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“Even so faith, if it has no works, is dead, being by itself.” These words speak to me of the difficult work, the enormous challenge of living out our faith in our daily lives and relationships or, as James puts it, of proving ourselves “doers of the word, and not just hearers” (Jam 1:22). By “works” of faith, perhaps James is referring to the hard work of detaching ourselves from this world and the things of this world, and of putting our faith into action through works of charity and mercy:

  • Pure and undefiled religion in the sight of our God and Father is this: to visit orphans and widows in their distress, and to keep oneself unstained by the world. – Jam 1:27 NASB

These "works" of faith, however, should not be confused with the work of salvation. For Christians, that work belongs to one person alone. Through the laying down of his life for the forgiveness of sins, Jesus opened, or rather, he became the door to salvation for all.

  • I am the door; if anyone enters through Me, he will be saved, and will go in and out and find pasture – Jn 10:9

  • This is the gate of the Lord; The righteous will enter through it – Ps 118:20

Jesus is the door, but he is also the way that leads to the door:

  • Thomas said to Him, “Lord, we do not know where You are going; how do we know the way?” 6 Jesus said to him, “I am the way, and the truth, and the life; no one comes to the Father except through Me. – Jn 14:5-6

  • And it will be called the Highway of Holiness. The unclean will not travel on it, But it will be for the one who walks that way, And fools will not wander on it. No lion will be there, Nor will any vicious animal go up on it; They will not be found there. But the redeemed will walk there – Is 35:8-9

For the sake of this discussion, perhaps the works of faith can be considered as the practical steps that pave the “way of righteousness” (2 Peter 2:21). Jesus’ life, teachings and parables show us a way of living or of walking in the the world. They hold profound lessons on how we are to live our lives and how we are to relate to and come into relationship with God and one another. Indeed, all of Scripture is meant to be “beneficial for teaching, for rebuke, for correction, for training in righteousness “(2 Tim 3:16).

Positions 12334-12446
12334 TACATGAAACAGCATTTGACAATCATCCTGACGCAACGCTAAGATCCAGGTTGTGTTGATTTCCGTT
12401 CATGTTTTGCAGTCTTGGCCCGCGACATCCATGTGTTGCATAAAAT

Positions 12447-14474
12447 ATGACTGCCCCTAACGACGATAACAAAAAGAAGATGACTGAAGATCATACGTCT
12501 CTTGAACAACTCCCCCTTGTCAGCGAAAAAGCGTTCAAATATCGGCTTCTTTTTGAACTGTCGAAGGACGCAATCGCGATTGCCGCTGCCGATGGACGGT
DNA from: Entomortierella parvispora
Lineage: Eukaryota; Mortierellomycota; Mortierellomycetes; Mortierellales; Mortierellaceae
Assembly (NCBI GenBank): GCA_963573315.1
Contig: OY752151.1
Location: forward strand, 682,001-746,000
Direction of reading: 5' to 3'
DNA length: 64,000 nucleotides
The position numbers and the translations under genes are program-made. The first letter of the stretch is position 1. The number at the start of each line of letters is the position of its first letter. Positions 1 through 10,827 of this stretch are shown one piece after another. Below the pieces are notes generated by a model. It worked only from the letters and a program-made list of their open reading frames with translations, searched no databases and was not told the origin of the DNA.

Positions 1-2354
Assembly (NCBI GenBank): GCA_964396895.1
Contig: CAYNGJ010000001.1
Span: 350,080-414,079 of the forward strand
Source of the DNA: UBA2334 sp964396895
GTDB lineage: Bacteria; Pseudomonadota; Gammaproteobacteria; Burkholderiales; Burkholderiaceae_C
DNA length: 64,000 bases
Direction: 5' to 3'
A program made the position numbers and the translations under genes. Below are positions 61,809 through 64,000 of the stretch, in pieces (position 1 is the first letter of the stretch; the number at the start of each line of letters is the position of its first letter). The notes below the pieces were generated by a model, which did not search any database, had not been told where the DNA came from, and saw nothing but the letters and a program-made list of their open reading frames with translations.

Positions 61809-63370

• Lord, who may reside in Your tent? Who may settle on Your holy hill? One who walks with integrity, practices righteousness, And speaks truth in his heart. – Ps 15:1-2

  • but whoever follows His word, in him the love of God has truly been perfected. By this we know that we are in Him: 6 the one who says that he remains in Him ought, himself also, walk just as He walked. – 1 Jn 2:5-6

  • For I am not ashamed of the gospel, for it is the power of God for salvation to everyone who believes, to the Jew first and also to the Greek. 17 For in it the righteousness of God is revealed from faith to faith; as it is written: “ But the righteous one will live by faith.” Rom 1:16-17

As a final thought on the OP’s question, the work of salvation has been accomplished, which opened the door to salvation for all (Jn 10:9). Although it is not for us to judge who may or may not enter (Rom 2:16), our part is to seek the way and, if we are given the grace to find it, to stay the course.

  • Enter ye in at the strait gate: for wide is the gate, and broad is the way, that leadeth to destruction, and many there be which go in thereat: 14 Because strait is the gate, and narrow is the way, which leadeth unto life, and few there be that find it. – Mt 7:13-14 KJV